1637 – The Polish Maelstrom – Snippet 17
Wiśniowiecki town house
After the servant poured the wine, Prince Jeremi Wiśniowiecki waved his hand dismissively. The servant, whose name Wiśniowiecki didn’t know–it had never occurred to him to ask the man–quietly took his stance by the door to the salon, ready in case his services were needed further.
Which they would be, judging from the consumption of wine by the two noblemen sitting in front of the fireplace, enjoying the heat produced by it. The fire was not a big one, though. It was autumn, not winter.
“It’s done,” Wiśniowiecki said, after taking a gulp of wine. His voice was full of satisfaction. A hefty portion of smugness, as well–the sort of smugness that comes to rich, powerful and capable young men after they’ve completed a task well. A middle-aged man will invariably have suffered his share of misfortunes and setbacks by the time he’s in his forties. At the age of twenty-six, Wiśniowiecki had known nothing but success.
Of course, he’d started off with many advantages. To begin with, he’d been born into one of the wealthiest families in the Polish-Lithuanian Commonwealth. He was an orphan, his parents having both died by the time he was seven. His uncle Konstanty was now the formal head of the family, but Jeremi had taken over control of the family’s huge estates in 1631, after he returned from a sojourn in Western Europe.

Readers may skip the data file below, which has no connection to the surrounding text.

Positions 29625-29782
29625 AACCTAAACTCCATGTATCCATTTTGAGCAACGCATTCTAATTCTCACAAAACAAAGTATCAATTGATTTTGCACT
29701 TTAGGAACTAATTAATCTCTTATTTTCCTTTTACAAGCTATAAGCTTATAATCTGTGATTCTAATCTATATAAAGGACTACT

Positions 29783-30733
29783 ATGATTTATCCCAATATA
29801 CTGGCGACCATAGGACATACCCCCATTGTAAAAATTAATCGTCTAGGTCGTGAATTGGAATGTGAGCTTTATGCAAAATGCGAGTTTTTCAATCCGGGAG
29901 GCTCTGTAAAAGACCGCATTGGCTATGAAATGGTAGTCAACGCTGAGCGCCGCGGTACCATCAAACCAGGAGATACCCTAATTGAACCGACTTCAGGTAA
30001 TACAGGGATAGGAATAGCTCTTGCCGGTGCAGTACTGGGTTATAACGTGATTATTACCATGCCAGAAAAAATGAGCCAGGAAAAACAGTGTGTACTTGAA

The estates were centered on the Ruthenian town of Lubny, about one hundred and twenty miles southeast of Kiev. The estates were so enormous that they were sometimes called the Lubnie state, being larger than most European realms and having a population of almost a quarter of a million people. Wiśniowiecki could field a private army of several thousand men.
But, as was typical of most young men of his lofty rank, he took all that for granted; nothing more than his proper due. The Americans had an expression for his attitude: He was born on third base and thinks he hit a triple.
Wiśniowiecki himself had never heard the expression, though. While still a teenager, he’d spent time in Western Europe; first, attending a Jesuit college and then gaining some military experience in the Netherlands. But he returned to the Commonwealth before the Ring of Fire, which he only heard about many months later. He’d never had any personal contact with the up-timers. That was not surprising. Like almost all Polish and Lithuanian magnates, Wiśniowiecki despised the political notions that the Americans had brought with them. He had no desire to see one of the insolent creatures unless he was hanging from a gibbet.
“You’re sure of that?” asked his companion, Mikołaj Potocki. “There’s been no news from Poznań.”
The self-satisfied expression on Jeremi’s face remained in place. “Not yet, no. But that’s to be expected. Those men know their trade. They’ll make it look like something resulting from natural causes. Food poisoning, most likely. I didn’t want to know the details, of course.”